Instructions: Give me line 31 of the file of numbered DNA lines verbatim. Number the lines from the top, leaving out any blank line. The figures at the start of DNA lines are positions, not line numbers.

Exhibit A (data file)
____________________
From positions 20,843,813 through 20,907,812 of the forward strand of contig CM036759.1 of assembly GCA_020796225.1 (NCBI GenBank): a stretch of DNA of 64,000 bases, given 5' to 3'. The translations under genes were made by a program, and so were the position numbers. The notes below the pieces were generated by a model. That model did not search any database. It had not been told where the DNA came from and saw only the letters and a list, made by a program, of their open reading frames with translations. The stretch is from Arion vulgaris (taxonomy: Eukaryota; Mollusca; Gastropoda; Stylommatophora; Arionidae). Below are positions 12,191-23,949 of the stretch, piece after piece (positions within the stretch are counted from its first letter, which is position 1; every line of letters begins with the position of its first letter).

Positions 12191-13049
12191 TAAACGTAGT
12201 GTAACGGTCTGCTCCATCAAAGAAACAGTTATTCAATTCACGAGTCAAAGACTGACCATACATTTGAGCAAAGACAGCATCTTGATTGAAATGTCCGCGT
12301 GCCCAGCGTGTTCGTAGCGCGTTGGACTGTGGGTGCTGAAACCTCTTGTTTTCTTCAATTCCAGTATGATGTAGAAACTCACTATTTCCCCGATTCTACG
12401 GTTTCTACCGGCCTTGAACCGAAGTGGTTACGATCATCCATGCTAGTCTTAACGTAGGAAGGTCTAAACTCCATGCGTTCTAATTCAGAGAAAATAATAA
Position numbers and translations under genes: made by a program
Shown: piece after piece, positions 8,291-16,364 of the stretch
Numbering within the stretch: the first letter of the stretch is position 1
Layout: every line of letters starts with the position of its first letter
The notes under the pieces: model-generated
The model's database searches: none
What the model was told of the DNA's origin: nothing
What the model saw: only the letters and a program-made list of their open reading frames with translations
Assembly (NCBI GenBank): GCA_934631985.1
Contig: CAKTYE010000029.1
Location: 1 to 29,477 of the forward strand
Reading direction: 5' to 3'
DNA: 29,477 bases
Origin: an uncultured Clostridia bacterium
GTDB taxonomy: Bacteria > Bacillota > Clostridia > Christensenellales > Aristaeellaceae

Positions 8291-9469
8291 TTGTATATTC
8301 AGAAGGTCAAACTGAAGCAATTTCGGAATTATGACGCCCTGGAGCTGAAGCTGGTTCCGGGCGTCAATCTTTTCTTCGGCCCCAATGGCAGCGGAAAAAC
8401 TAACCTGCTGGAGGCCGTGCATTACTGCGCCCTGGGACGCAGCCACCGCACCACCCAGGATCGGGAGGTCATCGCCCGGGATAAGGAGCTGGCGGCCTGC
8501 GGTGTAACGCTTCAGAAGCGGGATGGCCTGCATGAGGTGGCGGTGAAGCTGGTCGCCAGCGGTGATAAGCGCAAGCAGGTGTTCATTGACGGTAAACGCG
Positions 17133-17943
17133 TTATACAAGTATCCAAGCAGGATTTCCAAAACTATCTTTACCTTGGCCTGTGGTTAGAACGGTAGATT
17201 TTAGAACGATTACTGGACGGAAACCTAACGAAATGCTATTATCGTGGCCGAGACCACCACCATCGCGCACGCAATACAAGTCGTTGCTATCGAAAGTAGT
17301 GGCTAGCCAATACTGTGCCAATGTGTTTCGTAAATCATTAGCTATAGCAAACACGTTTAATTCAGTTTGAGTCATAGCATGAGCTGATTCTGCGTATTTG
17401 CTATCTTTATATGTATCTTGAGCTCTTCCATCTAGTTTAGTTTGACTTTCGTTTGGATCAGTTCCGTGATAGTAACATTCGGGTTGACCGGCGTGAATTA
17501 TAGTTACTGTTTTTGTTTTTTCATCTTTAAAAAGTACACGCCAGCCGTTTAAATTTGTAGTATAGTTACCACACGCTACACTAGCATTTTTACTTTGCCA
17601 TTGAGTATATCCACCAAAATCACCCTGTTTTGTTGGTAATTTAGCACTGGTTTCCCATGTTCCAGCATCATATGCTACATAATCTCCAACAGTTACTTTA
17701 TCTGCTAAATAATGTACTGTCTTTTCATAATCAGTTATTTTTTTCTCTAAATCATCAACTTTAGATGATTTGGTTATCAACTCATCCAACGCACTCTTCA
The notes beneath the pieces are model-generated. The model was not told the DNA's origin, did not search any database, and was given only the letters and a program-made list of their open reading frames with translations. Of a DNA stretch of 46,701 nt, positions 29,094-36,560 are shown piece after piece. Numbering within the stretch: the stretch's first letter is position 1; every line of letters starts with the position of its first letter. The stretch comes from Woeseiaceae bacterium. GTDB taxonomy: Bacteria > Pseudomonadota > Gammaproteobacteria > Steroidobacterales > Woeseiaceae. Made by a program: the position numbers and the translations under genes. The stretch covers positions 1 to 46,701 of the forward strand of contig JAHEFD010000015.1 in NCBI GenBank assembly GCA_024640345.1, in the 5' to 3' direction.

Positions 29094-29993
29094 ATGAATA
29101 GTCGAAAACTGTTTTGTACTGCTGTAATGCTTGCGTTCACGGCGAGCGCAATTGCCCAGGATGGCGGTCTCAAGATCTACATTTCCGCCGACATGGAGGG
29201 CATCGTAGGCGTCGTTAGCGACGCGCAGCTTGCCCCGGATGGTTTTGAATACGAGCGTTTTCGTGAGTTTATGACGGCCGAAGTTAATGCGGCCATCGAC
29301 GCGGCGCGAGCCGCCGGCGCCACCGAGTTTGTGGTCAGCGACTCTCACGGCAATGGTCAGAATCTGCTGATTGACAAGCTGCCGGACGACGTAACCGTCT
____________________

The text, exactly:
17401 CTATCTTTATATGTATCTTGAGCTCTTCCATCTAGTTTAGTTTGACTTTCGTTTGGATCAGTTCCGTGATAGTAACATTCGGGTTGACCGGCGTGAATTA